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I'm using EF Code First over WCF. So when I save an entity it's using a new context.

If I retrieve an entity, then update it so it references a different entity, I'm finding that it saves with the original foreign key value.

For example, I retrieve a Company class, where the country is UK. I then change it to USA and pass it back to the service. When I check the table the FK is still set to that of UK.

How can I make it update the foreign key?

using System;
using System.Collections.Generic;
using System.Linq;
using System.Text;
using System.Data.Entity.ModelConfiguration;
using System.ComponentModel.DataAnnotations;
using System.Data.Entity;
using System.Data;

namespace CodeFirstExistingDatabase
{

    class Program
    {
        private const string ConnectionString = @"Server=.\sql2005;Database=CodeFirst2;integrated security=SSPI;";

        static void Main(string[] args)
        {

            // Firstly, create a new country record.
            Country country = new Country();
            country.Code = "UK";
            country.Name = "United Kingdom";

            // Create aother new country record.
            Country country2 = new Country();
            country2.Code = "USA";
            country2.Name = "US of A";

            // Now create an instance of the context.
            MyContext myContext = new MyContext(ConnectionString);
            myContext.Entry(country).State = EntityState.Added;
            myContext.Entry(country2).State = EntityState.Added;
            myContext.SaveChanges();
            Console.WriteLine("Saved Countries");

            // Now insert a Company record
            Company company = new Company();
            company.CompanyName = "AccessUK";
            company.HomeCountry = myContext.Countries.First(e => e.Code == "UK");
            myContext.Companies.Add(company);
            myContext.SaveChanges();
            Console.WriteLine("Saved Company");

            Company savedCompany = myContext.Companies.First(e => e.CompanyName == "AccessUK");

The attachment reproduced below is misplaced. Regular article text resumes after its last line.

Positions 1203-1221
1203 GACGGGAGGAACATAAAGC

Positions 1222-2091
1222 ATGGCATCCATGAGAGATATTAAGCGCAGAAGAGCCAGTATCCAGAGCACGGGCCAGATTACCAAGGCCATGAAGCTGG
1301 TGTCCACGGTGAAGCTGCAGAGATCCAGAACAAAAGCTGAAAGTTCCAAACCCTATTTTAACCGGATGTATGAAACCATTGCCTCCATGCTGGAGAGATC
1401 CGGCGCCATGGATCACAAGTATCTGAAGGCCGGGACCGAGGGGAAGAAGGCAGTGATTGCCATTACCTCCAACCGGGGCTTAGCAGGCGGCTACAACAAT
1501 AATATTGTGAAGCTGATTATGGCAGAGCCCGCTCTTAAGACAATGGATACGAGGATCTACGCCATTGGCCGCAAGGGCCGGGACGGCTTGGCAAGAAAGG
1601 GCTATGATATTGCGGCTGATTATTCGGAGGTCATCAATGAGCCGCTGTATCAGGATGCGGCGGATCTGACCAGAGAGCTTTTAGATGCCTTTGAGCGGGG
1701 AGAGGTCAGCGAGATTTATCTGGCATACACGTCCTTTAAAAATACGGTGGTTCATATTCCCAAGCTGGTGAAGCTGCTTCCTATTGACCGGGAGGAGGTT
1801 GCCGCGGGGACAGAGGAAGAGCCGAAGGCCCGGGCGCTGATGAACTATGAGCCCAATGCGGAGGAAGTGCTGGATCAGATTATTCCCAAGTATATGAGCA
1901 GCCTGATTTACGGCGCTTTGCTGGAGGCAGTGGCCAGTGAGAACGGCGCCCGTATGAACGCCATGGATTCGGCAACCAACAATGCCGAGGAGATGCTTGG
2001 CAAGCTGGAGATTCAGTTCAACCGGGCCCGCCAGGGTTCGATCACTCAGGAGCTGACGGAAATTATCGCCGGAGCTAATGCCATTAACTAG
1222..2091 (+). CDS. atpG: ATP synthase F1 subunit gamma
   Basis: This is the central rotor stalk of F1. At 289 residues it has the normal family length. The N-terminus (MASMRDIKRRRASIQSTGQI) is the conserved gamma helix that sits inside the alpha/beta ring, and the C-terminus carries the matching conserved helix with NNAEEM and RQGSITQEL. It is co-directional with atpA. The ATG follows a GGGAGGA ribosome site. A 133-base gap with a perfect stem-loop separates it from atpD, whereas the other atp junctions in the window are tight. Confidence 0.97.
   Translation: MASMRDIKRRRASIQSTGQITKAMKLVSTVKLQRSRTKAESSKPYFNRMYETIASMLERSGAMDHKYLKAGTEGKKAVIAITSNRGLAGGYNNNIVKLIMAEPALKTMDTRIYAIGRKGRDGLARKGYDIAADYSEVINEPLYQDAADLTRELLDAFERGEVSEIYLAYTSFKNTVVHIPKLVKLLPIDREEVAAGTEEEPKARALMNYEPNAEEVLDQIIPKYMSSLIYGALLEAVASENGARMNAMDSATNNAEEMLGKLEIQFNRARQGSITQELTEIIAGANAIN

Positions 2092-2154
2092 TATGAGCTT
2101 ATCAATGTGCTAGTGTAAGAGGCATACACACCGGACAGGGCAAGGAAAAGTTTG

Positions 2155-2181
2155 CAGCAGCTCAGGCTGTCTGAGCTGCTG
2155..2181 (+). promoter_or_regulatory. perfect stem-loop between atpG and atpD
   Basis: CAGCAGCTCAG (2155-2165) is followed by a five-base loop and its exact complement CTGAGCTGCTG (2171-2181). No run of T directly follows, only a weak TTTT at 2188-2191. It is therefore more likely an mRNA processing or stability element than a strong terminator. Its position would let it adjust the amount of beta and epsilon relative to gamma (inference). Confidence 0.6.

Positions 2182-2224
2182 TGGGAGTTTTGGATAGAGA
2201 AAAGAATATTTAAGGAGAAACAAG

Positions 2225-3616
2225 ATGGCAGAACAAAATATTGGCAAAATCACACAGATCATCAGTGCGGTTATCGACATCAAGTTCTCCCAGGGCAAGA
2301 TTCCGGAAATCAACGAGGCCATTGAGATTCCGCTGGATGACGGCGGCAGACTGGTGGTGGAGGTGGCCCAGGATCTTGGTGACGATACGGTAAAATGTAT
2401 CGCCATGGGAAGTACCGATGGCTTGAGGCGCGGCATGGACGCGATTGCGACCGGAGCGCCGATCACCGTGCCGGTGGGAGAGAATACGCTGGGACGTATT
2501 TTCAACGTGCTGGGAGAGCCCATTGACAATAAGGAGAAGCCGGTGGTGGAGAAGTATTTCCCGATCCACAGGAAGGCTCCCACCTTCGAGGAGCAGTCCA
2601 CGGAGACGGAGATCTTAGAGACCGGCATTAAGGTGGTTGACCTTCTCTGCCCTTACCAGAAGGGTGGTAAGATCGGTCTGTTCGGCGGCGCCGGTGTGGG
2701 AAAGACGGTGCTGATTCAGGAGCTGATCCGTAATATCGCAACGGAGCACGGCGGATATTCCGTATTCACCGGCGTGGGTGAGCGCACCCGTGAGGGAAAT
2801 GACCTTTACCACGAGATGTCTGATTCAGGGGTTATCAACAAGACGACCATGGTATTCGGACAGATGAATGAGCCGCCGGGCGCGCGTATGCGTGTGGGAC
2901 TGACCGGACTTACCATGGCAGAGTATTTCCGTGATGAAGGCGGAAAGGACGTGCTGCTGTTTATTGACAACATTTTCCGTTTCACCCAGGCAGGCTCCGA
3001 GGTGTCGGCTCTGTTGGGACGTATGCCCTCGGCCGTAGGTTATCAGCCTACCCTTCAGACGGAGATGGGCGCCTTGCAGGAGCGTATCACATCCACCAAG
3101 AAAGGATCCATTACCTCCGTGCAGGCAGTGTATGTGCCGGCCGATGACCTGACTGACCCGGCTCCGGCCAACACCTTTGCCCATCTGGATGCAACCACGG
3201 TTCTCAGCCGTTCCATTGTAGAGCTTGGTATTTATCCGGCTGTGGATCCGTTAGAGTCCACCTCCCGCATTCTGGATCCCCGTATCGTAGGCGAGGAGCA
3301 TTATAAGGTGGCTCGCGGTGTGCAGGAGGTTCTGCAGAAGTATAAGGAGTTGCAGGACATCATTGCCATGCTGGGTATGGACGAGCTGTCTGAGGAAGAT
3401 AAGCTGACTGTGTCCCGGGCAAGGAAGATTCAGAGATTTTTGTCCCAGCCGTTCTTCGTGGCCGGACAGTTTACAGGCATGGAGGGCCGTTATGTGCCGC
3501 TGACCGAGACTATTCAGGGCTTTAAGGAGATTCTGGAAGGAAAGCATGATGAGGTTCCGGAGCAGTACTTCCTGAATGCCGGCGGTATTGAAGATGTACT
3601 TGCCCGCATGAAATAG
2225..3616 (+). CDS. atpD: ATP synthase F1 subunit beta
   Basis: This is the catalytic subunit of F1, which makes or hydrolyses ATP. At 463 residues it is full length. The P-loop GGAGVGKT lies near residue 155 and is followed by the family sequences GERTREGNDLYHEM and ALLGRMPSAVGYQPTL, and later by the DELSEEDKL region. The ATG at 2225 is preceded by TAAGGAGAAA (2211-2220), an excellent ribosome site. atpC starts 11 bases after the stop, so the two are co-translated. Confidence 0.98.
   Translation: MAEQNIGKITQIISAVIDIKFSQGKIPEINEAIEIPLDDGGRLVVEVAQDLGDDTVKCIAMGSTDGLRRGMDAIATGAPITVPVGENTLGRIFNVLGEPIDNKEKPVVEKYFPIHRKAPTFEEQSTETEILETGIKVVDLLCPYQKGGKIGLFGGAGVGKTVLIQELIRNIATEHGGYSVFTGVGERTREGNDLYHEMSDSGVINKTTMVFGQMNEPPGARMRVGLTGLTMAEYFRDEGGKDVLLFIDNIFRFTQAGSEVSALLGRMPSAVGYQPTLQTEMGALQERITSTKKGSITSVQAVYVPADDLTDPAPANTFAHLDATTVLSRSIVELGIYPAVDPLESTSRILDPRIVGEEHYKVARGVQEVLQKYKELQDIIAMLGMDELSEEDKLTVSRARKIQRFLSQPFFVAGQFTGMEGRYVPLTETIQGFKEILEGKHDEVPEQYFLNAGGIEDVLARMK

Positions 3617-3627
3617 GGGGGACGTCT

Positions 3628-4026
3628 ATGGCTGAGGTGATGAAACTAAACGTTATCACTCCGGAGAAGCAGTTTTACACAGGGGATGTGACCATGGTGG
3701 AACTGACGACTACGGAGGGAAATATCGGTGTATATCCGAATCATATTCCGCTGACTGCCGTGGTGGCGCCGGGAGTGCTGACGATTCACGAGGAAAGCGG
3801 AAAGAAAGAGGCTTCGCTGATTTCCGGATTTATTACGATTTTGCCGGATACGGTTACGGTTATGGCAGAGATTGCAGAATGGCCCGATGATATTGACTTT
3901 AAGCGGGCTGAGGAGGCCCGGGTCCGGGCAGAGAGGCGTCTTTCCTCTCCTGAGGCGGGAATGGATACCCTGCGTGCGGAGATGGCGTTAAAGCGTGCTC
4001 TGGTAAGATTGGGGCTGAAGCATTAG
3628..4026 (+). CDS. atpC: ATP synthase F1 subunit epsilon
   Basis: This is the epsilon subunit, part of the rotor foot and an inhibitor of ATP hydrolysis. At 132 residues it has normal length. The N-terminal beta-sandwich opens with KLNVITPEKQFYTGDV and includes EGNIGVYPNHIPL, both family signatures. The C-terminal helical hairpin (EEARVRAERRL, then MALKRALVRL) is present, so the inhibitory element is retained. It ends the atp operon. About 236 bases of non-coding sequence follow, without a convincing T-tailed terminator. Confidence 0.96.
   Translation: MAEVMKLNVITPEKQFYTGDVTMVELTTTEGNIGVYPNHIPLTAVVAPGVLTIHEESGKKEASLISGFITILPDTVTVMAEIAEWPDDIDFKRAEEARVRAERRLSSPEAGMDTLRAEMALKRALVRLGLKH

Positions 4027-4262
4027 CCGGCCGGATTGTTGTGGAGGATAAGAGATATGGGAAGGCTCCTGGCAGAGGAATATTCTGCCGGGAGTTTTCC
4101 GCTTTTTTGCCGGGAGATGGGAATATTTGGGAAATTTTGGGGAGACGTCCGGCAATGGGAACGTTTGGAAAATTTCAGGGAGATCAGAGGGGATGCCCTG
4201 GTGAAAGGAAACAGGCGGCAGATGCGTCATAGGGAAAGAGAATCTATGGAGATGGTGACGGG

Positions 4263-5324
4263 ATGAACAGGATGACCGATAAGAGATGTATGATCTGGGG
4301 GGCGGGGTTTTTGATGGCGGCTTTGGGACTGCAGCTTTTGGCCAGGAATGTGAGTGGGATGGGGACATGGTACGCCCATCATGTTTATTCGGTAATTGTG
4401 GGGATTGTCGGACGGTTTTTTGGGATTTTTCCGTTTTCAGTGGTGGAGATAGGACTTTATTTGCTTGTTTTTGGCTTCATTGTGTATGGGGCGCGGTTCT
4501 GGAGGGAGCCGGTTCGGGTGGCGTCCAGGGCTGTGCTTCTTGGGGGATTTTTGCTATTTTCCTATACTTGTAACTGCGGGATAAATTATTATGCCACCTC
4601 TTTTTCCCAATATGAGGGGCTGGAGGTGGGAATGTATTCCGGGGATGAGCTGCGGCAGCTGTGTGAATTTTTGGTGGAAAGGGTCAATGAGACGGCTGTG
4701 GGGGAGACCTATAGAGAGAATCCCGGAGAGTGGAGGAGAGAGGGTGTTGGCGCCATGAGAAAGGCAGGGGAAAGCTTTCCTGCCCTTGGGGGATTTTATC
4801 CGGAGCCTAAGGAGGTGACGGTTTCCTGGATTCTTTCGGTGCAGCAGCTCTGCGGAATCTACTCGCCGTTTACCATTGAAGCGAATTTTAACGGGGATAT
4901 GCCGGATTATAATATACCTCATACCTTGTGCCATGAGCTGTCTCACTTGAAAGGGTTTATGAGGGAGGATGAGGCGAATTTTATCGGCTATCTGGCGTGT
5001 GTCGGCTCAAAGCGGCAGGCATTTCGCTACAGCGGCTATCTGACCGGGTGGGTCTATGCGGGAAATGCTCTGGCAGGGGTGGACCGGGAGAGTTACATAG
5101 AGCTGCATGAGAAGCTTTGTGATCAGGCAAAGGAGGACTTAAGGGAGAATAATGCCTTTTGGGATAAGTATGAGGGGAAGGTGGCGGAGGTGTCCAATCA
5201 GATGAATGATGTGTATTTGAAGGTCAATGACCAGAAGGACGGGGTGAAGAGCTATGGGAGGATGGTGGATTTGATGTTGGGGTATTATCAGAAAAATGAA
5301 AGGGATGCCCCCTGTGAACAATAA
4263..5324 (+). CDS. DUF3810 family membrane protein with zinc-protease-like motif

Country usCountry = myContext.Countries.First(e => e.Code == "USA");
            savedCompany.HomeCountry = usCountry;

            // Create another context for the save (as if we're passing the entity back over WCF and thus
            // creating a new context in the service)
            MyContext myContext2 = new MyContext(ConnectionString);
            myContext2.Entry(savedCompany).State = EntityState.Modified;
            myContext2.Entry(savedCompany.HomeCountry).State = EntityState.Modified;
            myContext2.SaveChanges();

            // When I check the company table, it has the foreign key of the UK Country.  It should have 
            // that of USA.

            Console.WriteLine("Finished");
            Console.ReadLine();

        }
    }

        public class MyContext
            : DbContext
        {
            public DbSet<Company> Companies { get; set; }
            public DbSet<Country> Countries { get; set; }

            public MyContext(string connectionString)
                : base(connectionString)
            {
            }
            protected override void OnModelCreating(DbModelBuilder modelBuilder)
            {
                modelBuilder.Configurations.Add(new CountryConfiguration());
                modelBuilder.Configurations.Add(new CompanyConfiguration());

                base.OnModelCreating(modelBuilder);
            }
        }

    public class CompanyConfiguration
        : EntityTypeConfiguration<Company>
    {

        public CompanyConfiguration()
            : base()
        {

            HasKey(p => p.Id);
            Property(p => p.Id)
                .HasColumnName("Id")
                .HasDatabaseGeneratedOption(DatabaseGeneratedOption.Identity)